Windows based installation of Fedora Linux?

Douglas McClendon dmc.fedora at
Thu Sep 13 12:01:09 UTC 2007

King InuYasha wrote:
> Perhaps then, if someone with the skill to work on the Linux side of the
> stuff can figure out how to solve some of the issues, the patches could be
> sent into the upstream for affected components, and I do have some knowledge
> of NSIS, but Wubi code is somewhat difficult for me to sift through.... So
> how does the latest version of the installer work exactly? I am somewhat
> confused now....

First, you can pretty much ignore the message you replied to.  Those 
were rather esoteric issues that would not get in the way of porting wubi.

But the installers for ubuntu and fedora are quite different.  Nothing 
that would preclude the porting, but certainly a fair amount of work.

One thing mentioned was installing to loop files.  I believe this was a 
feature fedora/rh had a long time ago (to vfat).  Probably this would be 
the place to start, as this itself is probably a fair amount of work, 
but one which even by itself adds functionality.

I'm not exactly sure how wubi works.  One way it might work would be to 
copy the iso of the install cd/dvd to ntfs, then setup a very custom 
initramfs.  Then setup a bootloader (native windows bootloader, or grub 
that talks ntfs?) to boot the install-cd-iso-on-ntfs with the custom 
initramfs.  The custom initramfs would handle the cd-iso-on-ntfs issue, 
then with an append string, or something more complicated, cause the 
resulting boot to launch a kickstart installation, that using the above 
install-to-loop file support, installs to a file on the ntfs.

That would probably(?) be the method that mirrors what wubi is doing 
with ubuntu.  (or rather than the full livecd installer, just a minimal 
network installer bootiso)

Though given the differences between ubuntu livecd installer, and fedora 
livecd installer (slow flexible file based copy from squashfs versus 
fast less-flexible block based copy from squashed ext3 image), there may 
be other ways (still using the wubi win32 front end) to install.  I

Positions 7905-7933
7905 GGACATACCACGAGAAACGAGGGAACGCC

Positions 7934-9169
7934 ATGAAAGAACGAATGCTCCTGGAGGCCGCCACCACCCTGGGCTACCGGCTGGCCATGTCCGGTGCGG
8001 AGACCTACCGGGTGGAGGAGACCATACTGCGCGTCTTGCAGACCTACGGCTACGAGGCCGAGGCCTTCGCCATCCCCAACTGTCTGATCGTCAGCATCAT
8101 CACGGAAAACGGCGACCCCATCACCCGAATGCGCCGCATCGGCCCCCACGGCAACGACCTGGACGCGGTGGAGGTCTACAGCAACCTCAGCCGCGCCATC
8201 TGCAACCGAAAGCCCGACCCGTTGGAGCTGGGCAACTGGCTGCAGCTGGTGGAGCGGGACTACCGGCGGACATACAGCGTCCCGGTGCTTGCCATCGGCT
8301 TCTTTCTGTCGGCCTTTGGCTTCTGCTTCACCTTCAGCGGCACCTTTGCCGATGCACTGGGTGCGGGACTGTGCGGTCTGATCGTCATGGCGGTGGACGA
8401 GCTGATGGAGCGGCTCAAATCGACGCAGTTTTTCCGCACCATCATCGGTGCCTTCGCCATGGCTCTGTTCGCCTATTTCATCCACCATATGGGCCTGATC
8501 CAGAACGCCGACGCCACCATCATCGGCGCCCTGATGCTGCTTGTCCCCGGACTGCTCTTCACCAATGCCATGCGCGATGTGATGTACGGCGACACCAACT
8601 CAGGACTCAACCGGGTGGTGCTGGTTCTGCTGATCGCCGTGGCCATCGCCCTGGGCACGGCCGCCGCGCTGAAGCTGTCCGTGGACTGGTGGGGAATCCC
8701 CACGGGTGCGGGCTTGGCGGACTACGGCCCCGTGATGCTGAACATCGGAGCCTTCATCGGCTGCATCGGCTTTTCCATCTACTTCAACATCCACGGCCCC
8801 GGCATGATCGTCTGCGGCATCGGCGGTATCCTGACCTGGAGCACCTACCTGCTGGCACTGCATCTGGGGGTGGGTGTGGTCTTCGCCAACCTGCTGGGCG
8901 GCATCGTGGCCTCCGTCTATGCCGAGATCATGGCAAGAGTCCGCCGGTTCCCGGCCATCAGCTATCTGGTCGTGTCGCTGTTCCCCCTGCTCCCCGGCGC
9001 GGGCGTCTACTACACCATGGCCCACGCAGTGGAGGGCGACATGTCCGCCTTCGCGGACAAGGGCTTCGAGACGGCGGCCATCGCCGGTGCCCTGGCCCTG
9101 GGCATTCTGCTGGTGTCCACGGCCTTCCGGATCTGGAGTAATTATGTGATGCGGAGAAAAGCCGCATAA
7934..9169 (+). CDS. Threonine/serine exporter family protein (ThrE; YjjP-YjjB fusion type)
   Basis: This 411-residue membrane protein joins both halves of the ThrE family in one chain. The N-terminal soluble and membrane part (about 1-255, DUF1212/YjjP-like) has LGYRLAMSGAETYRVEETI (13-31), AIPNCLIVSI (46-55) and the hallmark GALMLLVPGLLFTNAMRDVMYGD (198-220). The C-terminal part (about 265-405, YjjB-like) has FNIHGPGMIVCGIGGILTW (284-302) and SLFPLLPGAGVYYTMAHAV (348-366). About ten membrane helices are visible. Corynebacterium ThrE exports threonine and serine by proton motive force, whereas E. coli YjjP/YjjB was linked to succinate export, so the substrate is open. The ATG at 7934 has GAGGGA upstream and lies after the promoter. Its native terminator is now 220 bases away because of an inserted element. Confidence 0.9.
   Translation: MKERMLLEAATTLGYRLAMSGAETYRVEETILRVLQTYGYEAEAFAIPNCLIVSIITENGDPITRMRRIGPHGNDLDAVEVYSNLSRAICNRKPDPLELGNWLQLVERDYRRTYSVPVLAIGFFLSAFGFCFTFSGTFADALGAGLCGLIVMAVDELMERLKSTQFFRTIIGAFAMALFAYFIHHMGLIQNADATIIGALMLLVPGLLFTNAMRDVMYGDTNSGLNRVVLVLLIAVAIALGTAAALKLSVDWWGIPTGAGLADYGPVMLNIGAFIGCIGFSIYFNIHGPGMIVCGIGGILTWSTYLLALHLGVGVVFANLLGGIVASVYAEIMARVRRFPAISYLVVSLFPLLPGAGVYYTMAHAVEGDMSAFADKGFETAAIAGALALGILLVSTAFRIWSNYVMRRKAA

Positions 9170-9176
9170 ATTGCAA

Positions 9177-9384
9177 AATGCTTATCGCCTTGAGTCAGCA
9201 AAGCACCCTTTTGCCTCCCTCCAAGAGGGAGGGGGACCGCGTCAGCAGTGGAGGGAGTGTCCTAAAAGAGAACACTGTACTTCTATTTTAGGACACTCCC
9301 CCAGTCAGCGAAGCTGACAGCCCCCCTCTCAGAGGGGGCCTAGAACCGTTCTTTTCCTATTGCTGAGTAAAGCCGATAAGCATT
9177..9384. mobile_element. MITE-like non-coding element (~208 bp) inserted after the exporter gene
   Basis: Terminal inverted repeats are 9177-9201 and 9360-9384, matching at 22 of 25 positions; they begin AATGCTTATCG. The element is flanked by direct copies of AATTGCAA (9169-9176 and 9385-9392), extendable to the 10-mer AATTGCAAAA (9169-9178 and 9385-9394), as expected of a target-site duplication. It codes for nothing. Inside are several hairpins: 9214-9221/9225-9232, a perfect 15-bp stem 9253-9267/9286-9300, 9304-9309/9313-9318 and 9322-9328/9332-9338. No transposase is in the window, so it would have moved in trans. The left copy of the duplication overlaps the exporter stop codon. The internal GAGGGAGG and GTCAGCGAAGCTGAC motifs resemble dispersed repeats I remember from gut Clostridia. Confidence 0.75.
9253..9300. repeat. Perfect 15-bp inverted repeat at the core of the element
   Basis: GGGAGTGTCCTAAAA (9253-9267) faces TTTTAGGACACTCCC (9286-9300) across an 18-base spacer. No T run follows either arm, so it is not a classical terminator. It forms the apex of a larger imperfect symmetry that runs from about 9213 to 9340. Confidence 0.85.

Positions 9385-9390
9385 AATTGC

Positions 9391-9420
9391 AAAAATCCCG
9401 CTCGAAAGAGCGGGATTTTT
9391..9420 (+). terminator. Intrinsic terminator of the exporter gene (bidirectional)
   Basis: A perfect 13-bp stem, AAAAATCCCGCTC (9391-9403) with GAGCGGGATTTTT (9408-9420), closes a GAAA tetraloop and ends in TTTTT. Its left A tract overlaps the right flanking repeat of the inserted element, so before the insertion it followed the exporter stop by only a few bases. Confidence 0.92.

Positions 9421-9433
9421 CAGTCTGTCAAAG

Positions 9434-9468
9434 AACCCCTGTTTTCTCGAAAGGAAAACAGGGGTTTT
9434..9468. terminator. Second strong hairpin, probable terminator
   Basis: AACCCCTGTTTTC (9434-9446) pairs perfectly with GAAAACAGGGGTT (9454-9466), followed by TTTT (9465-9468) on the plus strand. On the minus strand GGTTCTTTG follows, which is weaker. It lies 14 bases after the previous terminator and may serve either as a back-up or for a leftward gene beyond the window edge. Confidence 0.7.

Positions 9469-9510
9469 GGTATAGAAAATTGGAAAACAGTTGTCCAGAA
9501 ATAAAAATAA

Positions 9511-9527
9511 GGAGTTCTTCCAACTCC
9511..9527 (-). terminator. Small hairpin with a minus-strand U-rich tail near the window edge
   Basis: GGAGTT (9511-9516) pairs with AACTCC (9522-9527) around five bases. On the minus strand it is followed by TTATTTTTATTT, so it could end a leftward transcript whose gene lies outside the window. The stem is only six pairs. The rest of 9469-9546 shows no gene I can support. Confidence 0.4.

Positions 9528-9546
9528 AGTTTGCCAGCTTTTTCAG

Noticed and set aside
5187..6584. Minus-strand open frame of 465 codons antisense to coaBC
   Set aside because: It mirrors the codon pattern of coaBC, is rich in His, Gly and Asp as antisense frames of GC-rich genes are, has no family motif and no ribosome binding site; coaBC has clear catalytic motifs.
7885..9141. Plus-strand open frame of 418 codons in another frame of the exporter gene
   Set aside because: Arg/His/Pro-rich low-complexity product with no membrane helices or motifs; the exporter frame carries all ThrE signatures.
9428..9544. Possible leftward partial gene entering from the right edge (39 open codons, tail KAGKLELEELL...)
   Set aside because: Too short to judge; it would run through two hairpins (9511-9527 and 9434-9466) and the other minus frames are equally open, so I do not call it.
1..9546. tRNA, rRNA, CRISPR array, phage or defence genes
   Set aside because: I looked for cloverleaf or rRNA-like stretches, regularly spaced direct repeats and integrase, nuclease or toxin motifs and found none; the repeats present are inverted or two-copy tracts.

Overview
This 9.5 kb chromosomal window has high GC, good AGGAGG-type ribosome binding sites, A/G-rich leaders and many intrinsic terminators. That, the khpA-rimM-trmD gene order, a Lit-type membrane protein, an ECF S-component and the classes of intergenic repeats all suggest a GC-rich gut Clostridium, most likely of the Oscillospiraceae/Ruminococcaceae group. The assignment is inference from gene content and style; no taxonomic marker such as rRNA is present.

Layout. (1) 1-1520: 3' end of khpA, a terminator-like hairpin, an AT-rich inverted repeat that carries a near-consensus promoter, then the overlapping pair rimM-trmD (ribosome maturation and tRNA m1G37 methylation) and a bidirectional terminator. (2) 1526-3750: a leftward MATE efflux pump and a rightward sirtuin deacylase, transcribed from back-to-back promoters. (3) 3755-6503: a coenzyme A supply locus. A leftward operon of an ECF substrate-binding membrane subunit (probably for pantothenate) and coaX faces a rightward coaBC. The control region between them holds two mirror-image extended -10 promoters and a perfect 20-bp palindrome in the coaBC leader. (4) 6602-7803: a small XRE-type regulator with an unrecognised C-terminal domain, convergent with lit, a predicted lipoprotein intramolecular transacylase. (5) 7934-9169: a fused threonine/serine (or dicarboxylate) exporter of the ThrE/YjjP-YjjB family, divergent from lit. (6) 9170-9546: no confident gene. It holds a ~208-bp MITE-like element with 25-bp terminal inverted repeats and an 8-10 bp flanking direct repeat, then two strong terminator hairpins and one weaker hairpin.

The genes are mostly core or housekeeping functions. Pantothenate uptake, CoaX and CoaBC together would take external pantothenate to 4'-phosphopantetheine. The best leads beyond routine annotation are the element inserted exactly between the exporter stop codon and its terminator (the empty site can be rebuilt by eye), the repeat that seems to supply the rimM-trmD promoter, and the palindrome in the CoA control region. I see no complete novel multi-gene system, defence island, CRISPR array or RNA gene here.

sortof alluded to them in a recent thread prior to this one.  I.e. how 
my mods to anaconda to support rebootless installation from livecd, 
could be used for a win32 installer.

Maybe someone else will volunteer a better outline for you.  My point is 
that it is a rather large can of worms.  Some of the stuff I am going to 
be working on in the coming weeks/months, may make the problem easier. 
But independent of that, I'd still recommend that the starting point 
being (re)adding support to install-to-loop files (on ntfs) to anaconda. 
  Get that done, and in addition to it just being plain cool, you will 
be more or less half-way done.


> On 9/13/07, Ago <agostino.russo at> wrote:
>> Douglas McClendon <dmc.fedora <at>> writes:
>>> This is I think what I've been noticing as well in a similar situation.
>>>   The one time I tried to recover, fsck _completely_ horked the ext3 fs.
>> I am no fs expert, but my understanding is:
>> nested filesystem => forget about the journal in the nested fs
>> I may be wrong, but I'd guess that VMs suffer the same problem, and the
>> hosted
>> fs journal can also get corrupted in case of a hard reboot of the hosting
>> system.
>> In short I would expect Wubi I/O behavior/performance to be on par or
>> better
>> than a VM, under all scenarios. BUT in a VM under windows you would use
>> windows
>> fs driver for the hosting system, while we use ntfs-3g/vfat. So the above
>> statement assumes that ntfs-3g/vfat behaviour/perfomance is equivalent to
>> the
>> windows counterpart.
>>> This was also my first thought.  The down side, is that in my usage
>>> scenario, the fs would be typically on a usb-flash-stick, and it seems
>>> like an undesirable thing to be writing to it as often as possible,
>>> rather than periodically.
>> You can always tweak the scripts affecting sysctl
>>> Question- are these sysctl settings controlling the writes from the
>>> hosted-fs-≥host-fs, or from the host-fs-≥disk, or both?
>> Should be both since that affects the kernel.
>>> This sounds like it could be fixed with smarter ordering.  Do you
>>> foresee that, or is it for some reason a more-or-less unfixable problem?
>> Yes Ubuntu kernel hackers have been looking into this, there was just no
>> time
>> to do it for the 7.10 release, it will probably be fixed for the next
>> release.
>> But that is beyond my skills.
>> Regards,
>> Ago
>> --
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